An important aspect that is facilitated by the continuous integration is that the artifacts produced as a result of the pipeline execution on the trunk are (or rather should be) ready to reach production at any given moment.

Of course, we’ve spoken about all of the automation systems which come to complement TBD, but how do we deal with isolation?  We want to live in the present, but we don’t want the customer to live in the exact same present. We don’t want the customer to access half-ready features, or insufficiently tested functionalities. How do we reconcile this? Meet the feature flag concept.

Feature flags are simply programmatic switches that block or allow access to certain functionalities. It falls under the developer’s responsibility to use feature flags for bigger features, facilitating this way small and often changes, easy to review and test, while keeping the product in a releasable state at any moment. Another advantage of using feature flags is that the product team can decide on parameters such as the exact date when the functionality will be available in production, early access customers, and others. This way, a separation between the concepts of deployment and release occurs. The feature flags systems can vary in complexity from simple boolean values in the code, to third party tools such as Launch Darkly or Harness.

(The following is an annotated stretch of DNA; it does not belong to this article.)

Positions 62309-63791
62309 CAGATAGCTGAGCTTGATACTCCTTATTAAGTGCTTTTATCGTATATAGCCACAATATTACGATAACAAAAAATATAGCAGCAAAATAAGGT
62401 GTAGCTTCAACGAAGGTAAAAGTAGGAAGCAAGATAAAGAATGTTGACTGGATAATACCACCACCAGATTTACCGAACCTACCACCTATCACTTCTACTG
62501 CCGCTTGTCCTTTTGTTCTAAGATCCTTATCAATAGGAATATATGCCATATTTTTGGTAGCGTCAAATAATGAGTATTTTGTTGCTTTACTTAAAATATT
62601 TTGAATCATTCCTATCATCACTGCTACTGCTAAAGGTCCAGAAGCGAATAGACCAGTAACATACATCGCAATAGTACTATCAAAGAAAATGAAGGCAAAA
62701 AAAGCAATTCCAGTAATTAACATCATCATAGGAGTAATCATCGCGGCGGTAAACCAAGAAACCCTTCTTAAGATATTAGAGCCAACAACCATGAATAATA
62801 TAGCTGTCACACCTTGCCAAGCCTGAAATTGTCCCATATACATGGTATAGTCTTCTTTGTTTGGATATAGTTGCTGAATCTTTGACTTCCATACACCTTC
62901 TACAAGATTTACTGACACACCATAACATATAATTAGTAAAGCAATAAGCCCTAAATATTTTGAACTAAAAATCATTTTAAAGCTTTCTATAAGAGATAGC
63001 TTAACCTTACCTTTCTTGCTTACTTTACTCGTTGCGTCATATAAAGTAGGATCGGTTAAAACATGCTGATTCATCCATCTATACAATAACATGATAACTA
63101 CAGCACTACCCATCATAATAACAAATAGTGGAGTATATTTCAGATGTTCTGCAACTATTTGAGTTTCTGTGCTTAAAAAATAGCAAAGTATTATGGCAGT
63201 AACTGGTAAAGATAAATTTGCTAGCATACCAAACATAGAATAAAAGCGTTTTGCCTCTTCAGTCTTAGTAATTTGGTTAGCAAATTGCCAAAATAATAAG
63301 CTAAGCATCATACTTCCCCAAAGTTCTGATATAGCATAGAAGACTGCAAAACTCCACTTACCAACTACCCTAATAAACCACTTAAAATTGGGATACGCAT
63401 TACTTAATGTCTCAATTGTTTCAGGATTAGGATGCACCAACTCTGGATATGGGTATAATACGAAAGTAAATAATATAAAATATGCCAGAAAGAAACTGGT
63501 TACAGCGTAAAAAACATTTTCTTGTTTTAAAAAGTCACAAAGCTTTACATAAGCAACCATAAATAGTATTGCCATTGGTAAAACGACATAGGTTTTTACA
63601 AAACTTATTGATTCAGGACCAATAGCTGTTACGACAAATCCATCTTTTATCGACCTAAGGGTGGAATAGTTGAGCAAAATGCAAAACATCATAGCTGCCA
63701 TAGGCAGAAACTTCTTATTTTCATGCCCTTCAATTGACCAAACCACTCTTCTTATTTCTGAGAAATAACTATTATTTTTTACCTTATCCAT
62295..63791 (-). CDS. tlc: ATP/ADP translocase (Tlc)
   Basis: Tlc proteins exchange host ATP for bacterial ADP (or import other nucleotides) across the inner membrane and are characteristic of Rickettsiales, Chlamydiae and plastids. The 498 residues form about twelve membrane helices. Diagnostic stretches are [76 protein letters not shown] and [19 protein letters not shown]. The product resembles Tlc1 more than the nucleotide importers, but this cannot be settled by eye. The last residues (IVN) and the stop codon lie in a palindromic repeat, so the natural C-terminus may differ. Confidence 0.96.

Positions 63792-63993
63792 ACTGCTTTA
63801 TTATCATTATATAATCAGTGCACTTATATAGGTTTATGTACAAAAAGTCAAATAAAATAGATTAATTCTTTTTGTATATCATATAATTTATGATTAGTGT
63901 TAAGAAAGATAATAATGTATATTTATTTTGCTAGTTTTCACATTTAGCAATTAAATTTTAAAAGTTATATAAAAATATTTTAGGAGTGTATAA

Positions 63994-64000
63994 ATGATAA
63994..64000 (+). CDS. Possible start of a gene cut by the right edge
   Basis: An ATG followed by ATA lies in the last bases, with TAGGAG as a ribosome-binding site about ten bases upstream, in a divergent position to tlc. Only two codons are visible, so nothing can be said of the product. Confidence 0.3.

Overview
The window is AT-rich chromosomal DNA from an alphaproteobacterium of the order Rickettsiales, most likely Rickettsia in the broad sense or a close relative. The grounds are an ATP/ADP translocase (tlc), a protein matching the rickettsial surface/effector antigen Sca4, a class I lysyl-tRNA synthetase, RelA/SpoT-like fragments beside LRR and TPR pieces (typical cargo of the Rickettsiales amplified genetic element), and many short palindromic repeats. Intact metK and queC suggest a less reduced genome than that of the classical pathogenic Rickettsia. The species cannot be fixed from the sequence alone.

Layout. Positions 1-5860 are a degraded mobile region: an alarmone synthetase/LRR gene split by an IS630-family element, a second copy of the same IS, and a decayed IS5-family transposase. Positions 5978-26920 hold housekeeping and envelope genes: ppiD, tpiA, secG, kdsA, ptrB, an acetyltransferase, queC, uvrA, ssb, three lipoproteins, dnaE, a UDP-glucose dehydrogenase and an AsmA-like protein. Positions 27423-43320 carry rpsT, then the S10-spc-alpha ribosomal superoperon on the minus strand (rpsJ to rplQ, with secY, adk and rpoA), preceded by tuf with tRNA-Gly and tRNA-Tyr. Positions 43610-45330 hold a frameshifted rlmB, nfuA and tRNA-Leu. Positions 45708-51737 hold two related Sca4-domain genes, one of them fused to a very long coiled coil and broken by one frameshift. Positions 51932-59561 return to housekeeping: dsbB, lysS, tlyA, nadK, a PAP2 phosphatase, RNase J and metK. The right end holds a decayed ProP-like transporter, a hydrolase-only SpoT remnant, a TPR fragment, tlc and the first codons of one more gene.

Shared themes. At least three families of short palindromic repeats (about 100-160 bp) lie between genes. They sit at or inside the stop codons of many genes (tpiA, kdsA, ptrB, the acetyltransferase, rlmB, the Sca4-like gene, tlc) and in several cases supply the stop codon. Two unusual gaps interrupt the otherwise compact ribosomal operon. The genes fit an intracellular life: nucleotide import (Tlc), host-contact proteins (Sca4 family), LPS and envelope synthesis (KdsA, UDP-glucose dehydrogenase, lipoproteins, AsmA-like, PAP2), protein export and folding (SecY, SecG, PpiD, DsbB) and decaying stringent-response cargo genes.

With a CI/CD system that has at its base TBD, our team, as well as other teams that work on their parts of the application, have visibility on all the initiatives in progress, and the integration with these is straight-forward.

The production deployments on multiple services happen twice-a-week cadence, but they can be done anytime a hot-fix may be required.

Through rooting into the truly present state of the source code, the developers’ anxiety produced by integrating unknown features is significantly reduced, leaving them to focus on their own mission, which is creating robust and well tested functionalities.